Jul 08, 2019
We got an Apple HomePod. I had fought a battle against any technology that required me to speak to it since I first heard about Bill Gates’s
smart home in the late nineties, but the realization had set in that a legacy of pride and arrogance was getting in the way of something good. Ridiculous of a moniker as
smart speaker may be, it is a conceptually sound concept, I feel like I can finally admit that now.
For Team Droulsen, the HomePod was a fairly simple choice. It has a soft design that tranquilly blends into the living room, and it puts the emphasis on being more speaker than smart. The sound quality is by some accounts comparable to traditional home audio setups that run around a grand, which should put HomePod’s otherwise steep $299 (plus a recommended $39 AppleCare+ plan) into some perspective. I may not be an audiophile, but even those of us with a mortal’s ear can appreciate HomePod’s output quality.
As is to be expected from Apple, the further invested you are in its ecosystem, the more of an advantage HomePod will give you. Apple’s eponymous music service is the only one that can be voice controlled through the speaker, although you can stream Spotify and similar services to it from your phone. Likewise, Apple TV users can wirelessly connect the set-top box to multiple HomePods. Even with only one speaker, the immersion and depth make it feel like you’re sitting in a small theater; with three — and I did have the pleasure of watching Captain America: The Winter Soldier this way — it’s an all-out trip.
Siri on HomePod is, as it is on other devices, a mixed bag. We have reached a general parity amongst smart assistants — check out Loup Ventures for more — but it could be argued that Apple isn’t focusing on the features the general public is interested in for speakers. For example, unlike Amazon’s Alexa, there is no way yet of setting up
routines with Siri. That is, you cannot create a custom command like
good morning to list weather, news, and traffic conditions. Siri can do all three, but, at least for now, you have to ask for each item separately.
There are also no apps —
skills in the parlance of Alexa — so whatever Apple decides to give you through Siri is all you get.
The forthcoming iOS 13’s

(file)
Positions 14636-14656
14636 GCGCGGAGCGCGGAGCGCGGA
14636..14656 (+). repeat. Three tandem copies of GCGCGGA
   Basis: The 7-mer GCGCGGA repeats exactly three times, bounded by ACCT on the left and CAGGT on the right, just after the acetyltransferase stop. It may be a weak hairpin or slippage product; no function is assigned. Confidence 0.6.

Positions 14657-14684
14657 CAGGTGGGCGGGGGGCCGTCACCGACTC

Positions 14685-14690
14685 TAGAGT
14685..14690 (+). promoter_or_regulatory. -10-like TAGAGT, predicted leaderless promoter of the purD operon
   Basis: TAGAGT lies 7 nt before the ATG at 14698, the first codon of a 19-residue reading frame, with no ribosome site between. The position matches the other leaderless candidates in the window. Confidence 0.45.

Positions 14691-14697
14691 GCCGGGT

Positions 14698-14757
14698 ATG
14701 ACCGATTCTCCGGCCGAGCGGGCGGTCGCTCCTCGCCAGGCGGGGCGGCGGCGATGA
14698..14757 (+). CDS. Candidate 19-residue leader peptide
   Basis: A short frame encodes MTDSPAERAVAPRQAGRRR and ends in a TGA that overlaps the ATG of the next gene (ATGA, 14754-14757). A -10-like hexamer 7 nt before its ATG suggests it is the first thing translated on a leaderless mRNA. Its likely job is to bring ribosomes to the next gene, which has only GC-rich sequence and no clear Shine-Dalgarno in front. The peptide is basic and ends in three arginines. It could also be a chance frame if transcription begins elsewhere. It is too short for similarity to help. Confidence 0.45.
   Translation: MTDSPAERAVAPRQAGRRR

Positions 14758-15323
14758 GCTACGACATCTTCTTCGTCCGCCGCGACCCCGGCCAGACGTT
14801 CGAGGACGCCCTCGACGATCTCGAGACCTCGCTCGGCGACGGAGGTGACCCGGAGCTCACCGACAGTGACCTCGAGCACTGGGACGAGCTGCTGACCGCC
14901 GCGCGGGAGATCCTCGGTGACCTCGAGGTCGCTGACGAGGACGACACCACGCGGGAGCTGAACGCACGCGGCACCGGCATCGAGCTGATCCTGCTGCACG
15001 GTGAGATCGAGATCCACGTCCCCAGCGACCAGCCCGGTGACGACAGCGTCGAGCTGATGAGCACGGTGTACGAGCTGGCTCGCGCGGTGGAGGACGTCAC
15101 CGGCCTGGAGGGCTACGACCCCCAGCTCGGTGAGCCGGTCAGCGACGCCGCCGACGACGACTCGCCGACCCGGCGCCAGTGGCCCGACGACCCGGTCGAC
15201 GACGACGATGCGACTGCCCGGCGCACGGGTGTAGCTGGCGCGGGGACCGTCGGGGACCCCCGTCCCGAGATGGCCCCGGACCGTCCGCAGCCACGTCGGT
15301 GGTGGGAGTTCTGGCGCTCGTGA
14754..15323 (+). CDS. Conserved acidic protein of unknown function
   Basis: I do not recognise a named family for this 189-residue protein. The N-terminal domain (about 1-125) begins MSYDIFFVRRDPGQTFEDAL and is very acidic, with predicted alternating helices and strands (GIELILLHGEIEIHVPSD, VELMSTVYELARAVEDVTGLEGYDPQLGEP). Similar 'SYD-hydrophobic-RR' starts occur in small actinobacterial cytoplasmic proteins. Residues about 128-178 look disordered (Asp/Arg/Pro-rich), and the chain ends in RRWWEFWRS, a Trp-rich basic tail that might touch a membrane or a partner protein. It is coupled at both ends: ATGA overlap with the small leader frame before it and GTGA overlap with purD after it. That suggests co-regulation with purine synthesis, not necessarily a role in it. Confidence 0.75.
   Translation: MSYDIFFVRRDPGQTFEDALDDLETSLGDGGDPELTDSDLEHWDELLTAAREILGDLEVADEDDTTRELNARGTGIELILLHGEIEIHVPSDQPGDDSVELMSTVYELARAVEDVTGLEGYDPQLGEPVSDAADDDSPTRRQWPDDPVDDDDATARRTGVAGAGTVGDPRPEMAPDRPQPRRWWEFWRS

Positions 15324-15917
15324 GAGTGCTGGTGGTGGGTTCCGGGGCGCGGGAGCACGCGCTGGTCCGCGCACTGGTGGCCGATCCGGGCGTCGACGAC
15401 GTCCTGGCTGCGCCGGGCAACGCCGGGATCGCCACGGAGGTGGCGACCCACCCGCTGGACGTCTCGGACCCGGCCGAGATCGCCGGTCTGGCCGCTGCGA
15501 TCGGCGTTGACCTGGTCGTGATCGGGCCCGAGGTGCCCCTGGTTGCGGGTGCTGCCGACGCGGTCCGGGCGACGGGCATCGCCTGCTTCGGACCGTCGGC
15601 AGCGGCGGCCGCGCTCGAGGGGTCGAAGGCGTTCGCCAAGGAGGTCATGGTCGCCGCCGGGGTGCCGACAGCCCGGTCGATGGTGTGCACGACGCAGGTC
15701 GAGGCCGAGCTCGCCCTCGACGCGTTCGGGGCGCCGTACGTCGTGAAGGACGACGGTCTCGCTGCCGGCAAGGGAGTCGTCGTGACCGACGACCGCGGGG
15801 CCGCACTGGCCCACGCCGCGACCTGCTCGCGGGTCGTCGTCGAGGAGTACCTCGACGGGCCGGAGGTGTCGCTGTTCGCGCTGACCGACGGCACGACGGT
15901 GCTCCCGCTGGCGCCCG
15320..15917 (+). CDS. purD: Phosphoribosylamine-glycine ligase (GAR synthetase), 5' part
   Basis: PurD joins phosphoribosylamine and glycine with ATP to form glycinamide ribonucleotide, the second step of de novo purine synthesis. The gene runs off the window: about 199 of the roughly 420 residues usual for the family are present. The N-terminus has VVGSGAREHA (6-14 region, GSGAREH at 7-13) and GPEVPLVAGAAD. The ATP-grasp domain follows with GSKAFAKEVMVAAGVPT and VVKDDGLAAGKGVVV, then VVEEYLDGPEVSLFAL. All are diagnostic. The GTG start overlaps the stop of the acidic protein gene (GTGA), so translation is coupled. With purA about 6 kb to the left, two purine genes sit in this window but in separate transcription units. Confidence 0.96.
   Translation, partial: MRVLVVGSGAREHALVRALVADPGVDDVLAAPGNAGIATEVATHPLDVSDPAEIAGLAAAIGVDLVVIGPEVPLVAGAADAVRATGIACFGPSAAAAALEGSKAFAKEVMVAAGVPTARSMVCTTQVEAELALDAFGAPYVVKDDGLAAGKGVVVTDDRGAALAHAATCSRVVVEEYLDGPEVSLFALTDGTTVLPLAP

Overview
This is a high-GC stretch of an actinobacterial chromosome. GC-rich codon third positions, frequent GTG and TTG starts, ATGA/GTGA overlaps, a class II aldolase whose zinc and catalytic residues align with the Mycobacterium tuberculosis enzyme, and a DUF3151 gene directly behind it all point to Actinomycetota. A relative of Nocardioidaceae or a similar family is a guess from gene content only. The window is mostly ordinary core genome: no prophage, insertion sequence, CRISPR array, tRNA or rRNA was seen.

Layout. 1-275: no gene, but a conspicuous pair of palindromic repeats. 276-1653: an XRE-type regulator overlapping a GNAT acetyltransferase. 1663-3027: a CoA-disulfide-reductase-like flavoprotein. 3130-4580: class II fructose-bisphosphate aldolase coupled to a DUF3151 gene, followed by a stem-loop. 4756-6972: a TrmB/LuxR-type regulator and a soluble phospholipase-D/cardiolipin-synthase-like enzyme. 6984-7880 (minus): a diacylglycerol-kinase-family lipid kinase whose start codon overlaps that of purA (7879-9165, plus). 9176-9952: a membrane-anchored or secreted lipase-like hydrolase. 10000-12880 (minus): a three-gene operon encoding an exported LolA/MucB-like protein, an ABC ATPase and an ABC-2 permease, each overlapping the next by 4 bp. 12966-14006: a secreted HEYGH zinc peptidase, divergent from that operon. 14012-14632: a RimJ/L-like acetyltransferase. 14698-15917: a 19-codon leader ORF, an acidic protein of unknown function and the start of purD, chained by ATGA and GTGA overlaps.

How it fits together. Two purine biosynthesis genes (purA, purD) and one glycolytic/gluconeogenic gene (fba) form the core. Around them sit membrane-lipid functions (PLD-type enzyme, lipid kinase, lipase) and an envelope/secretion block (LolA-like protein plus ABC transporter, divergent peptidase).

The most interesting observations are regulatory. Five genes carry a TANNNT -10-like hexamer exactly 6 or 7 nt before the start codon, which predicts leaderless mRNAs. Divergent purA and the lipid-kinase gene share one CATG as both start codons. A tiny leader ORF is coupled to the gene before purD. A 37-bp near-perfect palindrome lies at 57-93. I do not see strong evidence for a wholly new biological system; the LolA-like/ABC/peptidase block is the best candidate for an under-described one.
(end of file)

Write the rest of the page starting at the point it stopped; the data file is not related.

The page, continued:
Shortcuts feature should fix the lack of routines this Autumn, though apps have not yet been announced. Apple does seem to be taking an incremental approach to HomePod’s software, so I wouldn’t be surprised if we saw something in a year or so.
In fairness, Siri does do certain things better than other assistants, particularly related to music. Ask which song topped the chart on June 15th, 1991, and it will correctly identify Paula Abdul’s tearjerker,
Rush Rush. Less mercifully, Siri can also play the song straight off the bat. Alexa settles with listing a few songs that charted on the date you feed it.
Should you not approve of a song, artist, or music style, you can let Siri know, and you will hear them less frequently. It seems to work well: We’ve yet to be further exposed to Michael Bublé after asking Siri to
never, ever play his music again.
Where to put the thing
HomePod is a sturdy piece of engineering, and while the eight encapsulated speakers give the sound a hefty oomph, they do not make moving the unit between rooms particularly practical.
|Living Room||Dining Room||Bedroom||Kitchen||Bathroom||Outside|
As mentioned, the speaker is perfect for any living area — seemingly its primary design — and Apple has several curated
sleep sound playlists, which are great for the bedroom. As for the kitchen, I’m not sure it’s an optimal spot for a HomePod unless you spend a lot of time there and in need of top-quality sound. Something with a screen, like Amazon’s Echo Show 5 would make more sense. HomePod isn’t able to read you recipes, while the Show will actually display them for you.
Chancing to get the speaker wet is a bit of a gamble, and HomePod is not particularly well suited for the bathroom or the porch. For the latter, something portable (and cheap) would make more sense, like Ultimate Ears’s Roll 2. It is waterproof, though it also faces instantly disqualification thanks to some suspect Zune-like marketing.
Zune, we hardly knew ye.
Summing it all up
Deciding which smart speaker is best for your needs comes with a lot of caveats. From the speakers I’ve been exposed to, HomePod is a great choice if your priorities are sound and aesthetics. Objectively, within those bounds, it is as good as it gets within its price range, provided you’re invested in Apple’s ecosystem. Start adding other admonitions — price, smart assistant, size, etc. — and your mileage may vary.
Subjectively, HomePod is our pick for living room audio, but we are willing to be convinced otherwise.
Purchase HomePod from Apple’s website for $299. Keep in mind it can often be found for $50, and even $100, less from Best Buy and Target.